Can cryptocurrencies be the cure-all for Brexit? Or is it yet another far-fetched goal?

  • 09 July 2019, Tuesday, 12:00

Doesn’t it seem like we’ve been here before? Isn’t this a case of deja-vu?

Every time a financial crisis hits the world economy or an important part of it, people often categorize cryptocurrencies as a cure-all for their financial woes.

CRISIS: Brexit

Think back to the beginning of the current decade when the embers of the financial crisis were settling down, cryptocurrency proponents were marketing decentralized currency as the Holy Grail that could’ve prevented the housing collapse, or at least decreased the severity of its aftermath. Fast forward a few years later, the same is manifesting with Brexit, Britain’s long drawn-out exit from the European Union.

Brexit is a topic that has not just well and truly divided the country, but has also caused the ousting of two Prime Ministers. While the crisis has made for great headlines, it has also invited a discussion on the prospect of cryptocurrencies.

The deVere Group, a financial advisory organization, recently put out a report titled, “Cryptocurrencies should help boost Brexit Britain’s beleaguered financial services,” with the aim of detailing how decentralized currency and its upheld blockchain technology can find refuge in the United Kingdom amidst financial turmoil, depending on where the negotiations go with between London and Brussels.

Calling the claim a “bold assertion,” Nigel Green, CEO of deVere Group and author of the report, attested that this pairing is skewed.

Drawing on the coincidental nature of the path of Brexit and Bitcoin, Green stated for the first time since the June 2016 referendum, UK’s economy is “contracting,” while the king coin has given a finger to skeptics and amassed a 200 percent price rise since the year began.

Green suggested that the financial sector will be one of the worst-hit industries if a full-fledged Brexit does manifest and given London’s role in the global economy, the tremors could be felt beyond the North Sea and the English Channel. He stated,

“Companies across the industry have had to take precautionary action to safeguard their interests. There’s been a steady drain of investment, confidence, talent and activity away from UK financial services – and this is only likely to intensify in the coming months and even more so should the UK leave with no deal.”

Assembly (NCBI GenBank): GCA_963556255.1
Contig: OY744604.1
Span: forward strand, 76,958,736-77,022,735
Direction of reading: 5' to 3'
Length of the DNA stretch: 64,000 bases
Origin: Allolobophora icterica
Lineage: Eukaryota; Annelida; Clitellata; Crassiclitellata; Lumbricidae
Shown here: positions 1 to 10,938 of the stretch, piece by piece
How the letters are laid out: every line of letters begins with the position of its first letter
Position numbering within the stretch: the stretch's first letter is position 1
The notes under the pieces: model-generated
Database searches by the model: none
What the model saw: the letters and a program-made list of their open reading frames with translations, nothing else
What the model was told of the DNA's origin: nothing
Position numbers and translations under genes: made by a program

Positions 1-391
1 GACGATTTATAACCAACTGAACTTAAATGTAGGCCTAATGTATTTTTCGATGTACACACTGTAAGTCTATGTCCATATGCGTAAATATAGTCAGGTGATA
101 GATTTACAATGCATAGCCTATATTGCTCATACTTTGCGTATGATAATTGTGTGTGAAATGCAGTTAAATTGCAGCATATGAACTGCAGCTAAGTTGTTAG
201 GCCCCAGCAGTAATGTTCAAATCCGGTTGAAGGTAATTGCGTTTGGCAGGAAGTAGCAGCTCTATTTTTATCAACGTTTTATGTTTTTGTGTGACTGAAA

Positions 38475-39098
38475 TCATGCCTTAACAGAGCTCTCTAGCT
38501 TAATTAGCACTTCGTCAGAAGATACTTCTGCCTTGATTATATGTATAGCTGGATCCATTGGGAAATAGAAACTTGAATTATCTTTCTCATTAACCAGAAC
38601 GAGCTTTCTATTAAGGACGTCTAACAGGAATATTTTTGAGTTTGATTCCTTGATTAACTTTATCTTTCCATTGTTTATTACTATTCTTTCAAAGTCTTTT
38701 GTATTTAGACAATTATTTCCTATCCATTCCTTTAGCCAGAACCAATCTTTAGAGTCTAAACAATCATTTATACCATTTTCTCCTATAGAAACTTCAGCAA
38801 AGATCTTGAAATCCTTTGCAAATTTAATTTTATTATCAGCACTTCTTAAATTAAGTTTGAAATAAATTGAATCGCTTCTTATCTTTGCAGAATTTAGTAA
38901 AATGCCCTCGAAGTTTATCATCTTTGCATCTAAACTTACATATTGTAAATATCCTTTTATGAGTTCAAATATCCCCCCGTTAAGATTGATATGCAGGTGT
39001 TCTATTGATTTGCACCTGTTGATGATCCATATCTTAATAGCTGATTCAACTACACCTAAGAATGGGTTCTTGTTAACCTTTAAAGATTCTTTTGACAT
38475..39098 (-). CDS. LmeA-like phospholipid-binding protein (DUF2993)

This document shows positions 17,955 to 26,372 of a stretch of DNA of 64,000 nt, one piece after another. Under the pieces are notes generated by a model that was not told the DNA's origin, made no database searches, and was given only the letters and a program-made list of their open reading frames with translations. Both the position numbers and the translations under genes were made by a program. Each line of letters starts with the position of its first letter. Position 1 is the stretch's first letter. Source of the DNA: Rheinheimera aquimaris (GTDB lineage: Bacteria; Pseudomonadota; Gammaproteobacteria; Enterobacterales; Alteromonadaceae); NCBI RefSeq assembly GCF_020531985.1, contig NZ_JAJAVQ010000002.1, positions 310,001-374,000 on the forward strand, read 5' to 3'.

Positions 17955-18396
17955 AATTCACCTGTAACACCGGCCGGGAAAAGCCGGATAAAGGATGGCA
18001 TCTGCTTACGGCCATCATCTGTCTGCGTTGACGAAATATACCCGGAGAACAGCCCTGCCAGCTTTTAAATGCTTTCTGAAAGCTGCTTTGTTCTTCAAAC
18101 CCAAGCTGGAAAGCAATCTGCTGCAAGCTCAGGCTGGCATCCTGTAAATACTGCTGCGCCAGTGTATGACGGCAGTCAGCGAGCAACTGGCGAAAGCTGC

Cryptocurrencies, in Green’s opinion, can ‘reshape,’ and ‘reinvigorate’ the financial services sector in a post-Brexit world, citing three key (far-fetched) reasons.

CONTROL: Cryptocurrencies

From a pure regulatory standpoint, Green contends that the UK can set up its “own rules and regulations,” thereby curating an “innovative, pro-business, well-regulated market,” one that is free from the European Union’s “slow and burdensome bureaucratic protocols.”

This attitude, Green adds, could align the United Kingdom with Japan and Switzerland and other crypto-friendly countries. It should be noted that countries often employ regulation that is restricted to their geographical boundaries, especially when dealing with digital assets due to their nuanced nature.

Secondly, Green heralded cryptocurrencies as the “future of money,” emphasizing on its universal, ubiquitous and digital nature. In the CEO’s opinion, the UK should place great importance on the future of this financial asset, and “be ahead of the game,” while the others lag behind, with the notion of Brexit not veered upon on this point.

Finally, Green suggested that the power of the blockchain should be “capitalized on further,” as the UK is already a “thriving global fintech and blockchain hub.”

He concluded,

“The growing cryptocurrency market has already provided tangible economic benefits to other major economies. Post-Brexit Britain will be uniquely placed to go even further and by embracing it, it could reboot the UK’s financial services sector.”

Earlier in the year, Green stated that high net-worth Brits were looking to invest in Bitcoin and Ethereum, in fear of a Jeremy Corbyn-led Labour government sweeping to power.

Speaking to Express UK in May 2019, Green stated,

“An increasing conversation we’re having with clients in this regard involves investing in cryptocurrencies, such as Bitcoin, Ethereum and XRP, in lower tax, crypto-friendly jurisdictions.”

All in all, global political and financial turmoil will render nothing but success for the cryptocurrency industry, as a recent survey suggested that 62 percent of analysts believe Brexit will only be positive for crypto prices. Over 72 percent of them are holding digital currencies in the eventuality of a UK departure.

Come what may, one thing that remains strong within the cryptocurrency world is that the prospect of a global crisis will result in a rise in price rise for digital assets.

So, sit back, relax, enjoy your English tea and biscuits, while watching the world burn.